You then enjoy a short centered riding lesson in the fenced outdoor arena, focused on posture, balance, speed, turning, stopping and, perhaps the biggest challenge, sitting through your horse’s trot in a way that keeps your seat incredibly secure while also putting minimal strain on your horse’s back. Jen explains the physicality of riding as well as why centered riding is effective with regard to both human and horse physiology. She also invites you to silence her if she talks too much.
After this you take to the trails, hills, meadows and ponds that take up much of First Farm Inn’s property. Trotting through a field in flower, with the blue sky above and the sun lighting up the grass under you, is a singular pleasure. Just be sure you catch your horse before he catches a mouthful of grass! At various points in the ride you can Jen loves taking pictures of her riders enjoying themselves, and before returning, she offers to take pictures of them in front of the barn, both as guest keepsakes and to share on social media.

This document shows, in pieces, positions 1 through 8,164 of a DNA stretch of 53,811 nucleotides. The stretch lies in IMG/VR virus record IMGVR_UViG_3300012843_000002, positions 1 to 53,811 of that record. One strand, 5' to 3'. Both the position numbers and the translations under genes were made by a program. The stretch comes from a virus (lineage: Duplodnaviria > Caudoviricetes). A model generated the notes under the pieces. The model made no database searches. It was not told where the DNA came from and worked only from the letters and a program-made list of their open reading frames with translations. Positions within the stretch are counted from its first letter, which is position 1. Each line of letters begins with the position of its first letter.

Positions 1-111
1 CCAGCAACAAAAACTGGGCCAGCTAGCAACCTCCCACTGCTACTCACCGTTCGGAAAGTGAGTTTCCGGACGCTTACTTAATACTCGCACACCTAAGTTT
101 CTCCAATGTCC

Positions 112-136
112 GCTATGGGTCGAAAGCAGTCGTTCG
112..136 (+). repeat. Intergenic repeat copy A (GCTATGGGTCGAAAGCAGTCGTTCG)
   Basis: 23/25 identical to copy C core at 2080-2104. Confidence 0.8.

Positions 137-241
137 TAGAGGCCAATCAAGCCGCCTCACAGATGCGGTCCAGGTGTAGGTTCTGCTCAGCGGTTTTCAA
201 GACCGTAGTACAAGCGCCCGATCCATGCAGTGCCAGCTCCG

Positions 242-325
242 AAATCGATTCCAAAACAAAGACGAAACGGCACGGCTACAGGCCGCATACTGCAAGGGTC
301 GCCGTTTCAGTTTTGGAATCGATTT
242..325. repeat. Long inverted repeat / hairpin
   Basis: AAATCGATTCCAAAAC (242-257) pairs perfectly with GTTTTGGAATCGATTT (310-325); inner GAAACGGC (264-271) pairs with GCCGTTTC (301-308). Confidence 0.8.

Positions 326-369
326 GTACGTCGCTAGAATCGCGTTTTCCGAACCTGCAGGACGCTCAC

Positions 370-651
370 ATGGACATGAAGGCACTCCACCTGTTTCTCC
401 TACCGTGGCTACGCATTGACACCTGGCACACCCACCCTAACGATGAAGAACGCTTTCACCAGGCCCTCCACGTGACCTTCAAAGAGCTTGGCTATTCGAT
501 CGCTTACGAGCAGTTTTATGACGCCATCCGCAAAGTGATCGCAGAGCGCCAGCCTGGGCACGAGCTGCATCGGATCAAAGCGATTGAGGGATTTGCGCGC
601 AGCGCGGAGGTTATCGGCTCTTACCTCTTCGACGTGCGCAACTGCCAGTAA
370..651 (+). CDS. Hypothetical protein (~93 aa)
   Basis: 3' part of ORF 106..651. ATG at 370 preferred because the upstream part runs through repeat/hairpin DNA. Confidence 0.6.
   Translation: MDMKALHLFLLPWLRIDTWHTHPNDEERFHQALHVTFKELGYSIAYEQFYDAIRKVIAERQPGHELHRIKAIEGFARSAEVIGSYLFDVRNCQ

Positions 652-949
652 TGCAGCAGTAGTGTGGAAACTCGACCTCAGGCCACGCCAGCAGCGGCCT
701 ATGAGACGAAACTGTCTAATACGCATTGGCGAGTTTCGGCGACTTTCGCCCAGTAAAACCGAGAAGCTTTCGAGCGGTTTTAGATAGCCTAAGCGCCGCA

Six horses currently call First Farm Inn home, from the 1,400 lb Paint Draft Bode to the compact bay Mustang Koda, so rides go out with Jen in the lead and a maximum of 5 guests. Riders as young as five years are welcome, as long as they can follow directions well. You don’t have to stay overnight at the B&B to take a trail ride, however, and guests are welcome to bring their own horses as well. Spacious overnight stabling in the barn can be included in your reservation for an additional $25 (no stallions please.)